Has this happened to anyone else? I think maybe it was too much stress repotting AND bringing inside all in the same week. But it is looking healthy again now. I'm looking forw... read more


On Sep 21, 2012, DesertRose_50 from Peel, AR (Zone 7a) wrote:

I have raised this tree since it was a baby.
It is now 10 years old. And i am now in the process of collecting the seeds for starting new ones. I use the plastic netting that they sell in grocery stores for oranges, for holding the seeds while they mature so the bats or birds do not take the seeds.
It has a beautiful scent that reminds me of the orange trees in Fla. Heavenly scent!
I grow it here in AR. on my porch when temps are nice.
It is almost time to bring it back in for overwinter here, if the temps get any lower. It likes the south sun in winter here.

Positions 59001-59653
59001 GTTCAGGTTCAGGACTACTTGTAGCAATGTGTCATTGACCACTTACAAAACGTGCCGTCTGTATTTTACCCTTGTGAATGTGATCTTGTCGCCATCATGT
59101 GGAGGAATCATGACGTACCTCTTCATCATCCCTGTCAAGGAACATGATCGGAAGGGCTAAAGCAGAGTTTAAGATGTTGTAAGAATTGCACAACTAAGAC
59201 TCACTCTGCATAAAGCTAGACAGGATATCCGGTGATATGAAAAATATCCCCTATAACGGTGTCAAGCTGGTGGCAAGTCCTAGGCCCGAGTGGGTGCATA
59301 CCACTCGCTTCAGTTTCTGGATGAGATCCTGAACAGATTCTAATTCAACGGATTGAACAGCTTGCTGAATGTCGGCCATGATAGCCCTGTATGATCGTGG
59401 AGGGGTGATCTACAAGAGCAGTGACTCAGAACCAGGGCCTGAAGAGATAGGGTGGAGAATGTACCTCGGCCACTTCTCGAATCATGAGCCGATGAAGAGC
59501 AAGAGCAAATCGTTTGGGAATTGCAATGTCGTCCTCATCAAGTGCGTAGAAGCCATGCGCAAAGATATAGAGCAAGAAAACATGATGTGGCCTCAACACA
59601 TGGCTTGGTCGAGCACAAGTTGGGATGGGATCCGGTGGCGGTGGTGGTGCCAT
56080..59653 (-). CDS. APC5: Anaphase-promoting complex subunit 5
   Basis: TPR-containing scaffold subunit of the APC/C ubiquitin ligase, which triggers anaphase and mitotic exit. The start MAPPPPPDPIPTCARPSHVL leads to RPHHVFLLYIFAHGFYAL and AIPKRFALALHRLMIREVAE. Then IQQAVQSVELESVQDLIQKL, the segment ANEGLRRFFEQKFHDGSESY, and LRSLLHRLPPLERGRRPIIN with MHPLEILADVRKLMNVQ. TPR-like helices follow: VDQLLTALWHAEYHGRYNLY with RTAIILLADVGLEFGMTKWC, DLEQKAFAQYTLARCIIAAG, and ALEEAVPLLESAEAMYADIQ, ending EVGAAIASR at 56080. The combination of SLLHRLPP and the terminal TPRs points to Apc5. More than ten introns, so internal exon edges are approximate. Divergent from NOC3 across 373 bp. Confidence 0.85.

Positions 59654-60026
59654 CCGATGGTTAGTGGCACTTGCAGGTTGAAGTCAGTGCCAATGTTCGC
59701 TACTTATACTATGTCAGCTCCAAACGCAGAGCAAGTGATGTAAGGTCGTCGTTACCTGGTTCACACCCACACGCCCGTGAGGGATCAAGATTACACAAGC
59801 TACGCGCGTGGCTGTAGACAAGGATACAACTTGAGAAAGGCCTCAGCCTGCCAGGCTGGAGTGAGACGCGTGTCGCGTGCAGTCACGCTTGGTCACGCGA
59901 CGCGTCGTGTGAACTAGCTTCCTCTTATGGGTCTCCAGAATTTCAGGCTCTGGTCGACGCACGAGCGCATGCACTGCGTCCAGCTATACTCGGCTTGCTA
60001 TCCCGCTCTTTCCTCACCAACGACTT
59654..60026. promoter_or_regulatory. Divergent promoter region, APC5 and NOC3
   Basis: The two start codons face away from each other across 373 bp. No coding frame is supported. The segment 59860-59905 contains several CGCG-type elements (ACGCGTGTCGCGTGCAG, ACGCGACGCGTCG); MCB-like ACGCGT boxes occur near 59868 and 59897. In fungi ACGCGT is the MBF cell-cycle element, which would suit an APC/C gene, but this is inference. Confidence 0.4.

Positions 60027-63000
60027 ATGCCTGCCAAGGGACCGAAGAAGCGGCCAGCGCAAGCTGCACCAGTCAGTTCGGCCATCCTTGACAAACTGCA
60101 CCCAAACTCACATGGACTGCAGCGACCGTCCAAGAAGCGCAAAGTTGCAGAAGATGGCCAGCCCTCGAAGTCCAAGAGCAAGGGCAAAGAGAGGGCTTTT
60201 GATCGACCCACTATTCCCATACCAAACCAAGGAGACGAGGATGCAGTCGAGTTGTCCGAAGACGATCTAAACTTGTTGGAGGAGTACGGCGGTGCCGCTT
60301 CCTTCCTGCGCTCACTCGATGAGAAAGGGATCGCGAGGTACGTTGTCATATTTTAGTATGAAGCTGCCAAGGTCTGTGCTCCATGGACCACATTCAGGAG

I make natural soaps and tea from it so far.
I have baby neems that have just sprouted from my viable seeds.
I LOVE this tree!


On Jul 23, 2012, Omoloya from Hamilton Township, NJ (Zone 7a) wrote:

I have a neem seedling that I have not overwatered, potted with a *bit* of Plant-Tone, had been sheltered from excessive sun (but now is in full morning sun) and is looking rather frail. Not dead. Not dying. Just frail.

Please help!


On Aug 19, 2011, juku from York Point, NS (Zone 5a) wrote:

My 6' tall neem tree is in a container, which I kept outdoor in the back patio during the summer. I was curious to find out whether neem would repel mosquitoes as some has claimed.

My findings after a number of times I was outside doing BBQ or watering plants in the last 2 months:
- within 6' radius, there are virtually no mosquitoes.
- within 14' radius, there are significantly less of them buzzing around, in comparision to other years.

I hope these findings confirmed that neem does make a different, not because of other factors. Given the threat of west Nile virus spreading via mosquitoes, I'd love to have dozens of the neem trees to guard the yards, in that case.